“The fact of the matter is that the water story in South Africa is not a good one. Our Department of Water Affairs and Sanitation has for all intents and purposes collapsed. Demand is going to exceed supply in the long term, and it will be difficult to close the gap. All government departments, including but not limited to the Department of Water and Sanitation, must put water at the centre of decision making, and must firmly prioritise water for people over business and profits”.
According to the South African Human Rights Commission there has been an increase in complaints relating to the right to water between 2012 and 2016, which is tied to insufficient or lack of basic service delivery. This is likely to worsen unless people’s right to water is protected and put first. Water is a basic human right.
In the recent report A delicate balance: Water scarcity in South Africa, it is indicated that as the forces of climate change, urbanisation, population growth and industrialisation collide in SA there needs to be a comprehensive and aggressive push from the South African government to restore balance to the water sector. With this responsibility comes an important opportunity. This makes it clear that a fundamental shift related to water is required to avoid devastating consequences in the future.
JOHANNESBURG, South Africa, March 16, 2018/ — Across Africa, hotel investment is soaring with international brands making the continent their key focus for growth. But what does this mean for the industry? The Hospitality Leadership Forum brings together top international speakers and experts to consider the future.
With hotel investment volumes across sub-Saharan Africa forecast to grow year on year between 10 and 20 percent in 2018 to about $500million (R6.07billion), the sector is undergoing a boom.
In June this year, The Hospitality Leadership Forum brings together key personnel from across the world for a unique three-day conference focused on the future of the sector across Africa. Each session carries a panel of up to ten industry experts giving a varied view on each topic.
“This year is set to see a transformation in the way the hospitality industry operates across Africa and everyone wants to understand the new developments and what they mean on the ground” said Christine Davidson, Vice President of dmg events in Africa.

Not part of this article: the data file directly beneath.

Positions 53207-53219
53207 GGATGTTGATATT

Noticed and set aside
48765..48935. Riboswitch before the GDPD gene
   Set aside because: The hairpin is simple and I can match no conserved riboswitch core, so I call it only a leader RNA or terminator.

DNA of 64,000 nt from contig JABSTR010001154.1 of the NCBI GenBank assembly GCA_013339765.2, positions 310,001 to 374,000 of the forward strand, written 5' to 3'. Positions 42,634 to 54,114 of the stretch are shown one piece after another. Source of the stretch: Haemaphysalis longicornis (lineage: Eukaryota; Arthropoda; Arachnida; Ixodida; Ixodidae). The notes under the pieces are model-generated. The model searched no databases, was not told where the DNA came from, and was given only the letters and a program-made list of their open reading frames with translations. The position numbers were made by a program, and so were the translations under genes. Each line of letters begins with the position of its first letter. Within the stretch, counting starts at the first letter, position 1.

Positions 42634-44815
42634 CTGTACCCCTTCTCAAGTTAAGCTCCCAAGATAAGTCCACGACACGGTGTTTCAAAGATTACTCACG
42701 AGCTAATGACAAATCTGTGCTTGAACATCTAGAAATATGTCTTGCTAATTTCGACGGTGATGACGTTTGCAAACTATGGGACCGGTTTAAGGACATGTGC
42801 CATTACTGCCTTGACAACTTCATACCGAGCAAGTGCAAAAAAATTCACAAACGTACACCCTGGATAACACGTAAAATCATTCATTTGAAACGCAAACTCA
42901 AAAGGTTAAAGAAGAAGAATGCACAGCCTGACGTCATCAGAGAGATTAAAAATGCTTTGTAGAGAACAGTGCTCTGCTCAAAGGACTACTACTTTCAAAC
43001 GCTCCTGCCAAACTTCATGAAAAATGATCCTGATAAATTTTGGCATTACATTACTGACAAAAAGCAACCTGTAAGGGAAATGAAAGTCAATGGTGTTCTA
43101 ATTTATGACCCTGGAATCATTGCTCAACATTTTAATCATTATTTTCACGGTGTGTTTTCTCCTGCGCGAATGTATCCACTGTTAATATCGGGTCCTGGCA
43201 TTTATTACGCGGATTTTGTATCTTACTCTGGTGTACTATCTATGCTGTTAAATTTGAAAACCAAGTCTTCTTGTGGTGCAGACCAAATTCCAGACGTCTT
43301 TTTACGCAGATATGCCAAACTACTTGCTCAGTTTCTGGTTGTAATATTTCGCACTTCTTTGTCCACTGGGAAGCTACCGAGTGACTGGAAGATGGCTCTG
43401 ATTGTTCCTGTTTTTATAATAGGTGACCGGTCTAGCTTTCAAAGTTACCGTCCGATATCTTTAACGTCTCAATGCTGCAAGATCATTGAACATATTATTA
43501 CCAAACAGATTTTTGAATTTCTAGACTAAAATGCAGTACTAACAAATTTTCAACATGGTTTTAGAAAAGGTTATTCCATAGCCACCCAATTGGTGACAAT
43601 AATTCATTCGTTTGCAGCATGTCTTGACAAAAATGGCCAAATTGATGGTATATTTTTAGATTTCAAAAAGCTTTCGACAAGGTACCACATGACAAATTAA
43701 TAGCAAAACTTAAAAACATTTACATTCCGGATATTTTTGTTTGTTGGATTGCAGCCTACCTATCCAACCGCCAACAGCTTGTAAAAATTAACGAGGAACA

“There have been announcements almost weekly from international hotel brands looking to expand on the continent, who are investing millions of dollars, and governments are recognising the vital role tourism plays in their future economy.”
“The Hospitality Leadership Forum, offers the opportunity to discover what’s new and hear from some of the people driving the change.”
This year’s conference is part of The Hotel Show Africa from June 24 to 26 at The Gallagher Conference Centre, Johannesburg.
The programme offers essential information and insight for all verticals in hospitality, from the changing role of the hotel general manager to empowering women in leadership, which opens the first day.
There are sessions on new data protection regulations and why investing in high tech security is the future, to discussions on why your marketing needs to be agile to adapt to a fast moving tourism landscape.
With technology spending in the hotel sector forecast to grow 7 per cent this year, the first session on Day 3 of the conference considers what the future will look like. Panelists include Adam Burt, Area IT director Africa & Indian Ocean for the Radisson Hotel Group and Gillian Saunders, Deputy CEO of Grant Thornton.
The conference will also look at ‘superbuilds’ and brands that are new to Africa. These large, mixed-use multiple-accommodation complexes – seen only in Dubai and the USA – are being constructed across the African continent and the conference offers the chance to hear first- hand from the people investing, planning and managing them.
Day 2 has a keynote session looking at why new hotels will look very different and how operators are more involved in the construction phase than ever before. You’ll also see why hotel lobbies are set to become the heart of the hotel. Panelists include Adriaan Davidson, Director, Savile Row; Graeme Erens, CEO & Executive Creative Director, Genius Loci Worldwide, Dubai; and Zinon Marinakos, MD Africa, DSA Architects International.
One of the highlights of Day 2 is a panel discussion that targets the most important role in a hotel: the changing role of the hotel general manager. No one has to understand the future of the industry so thoroughly.
This session – for GMs only – will examine the challenges today…and tomorrow. Panelists include Patrick Serakwane, GM, Kwa Maritane Bush Lodge; Luigi Rosi, GM, Happy Valley Hotel, Swaziland; Dale Simpson, Curator, Radisson Red Hotel, Cape Town; Brett Hoppe, GM, Sun Time Square, Sun International and Joep Schoof, GM of Spier Hotel & Leisure.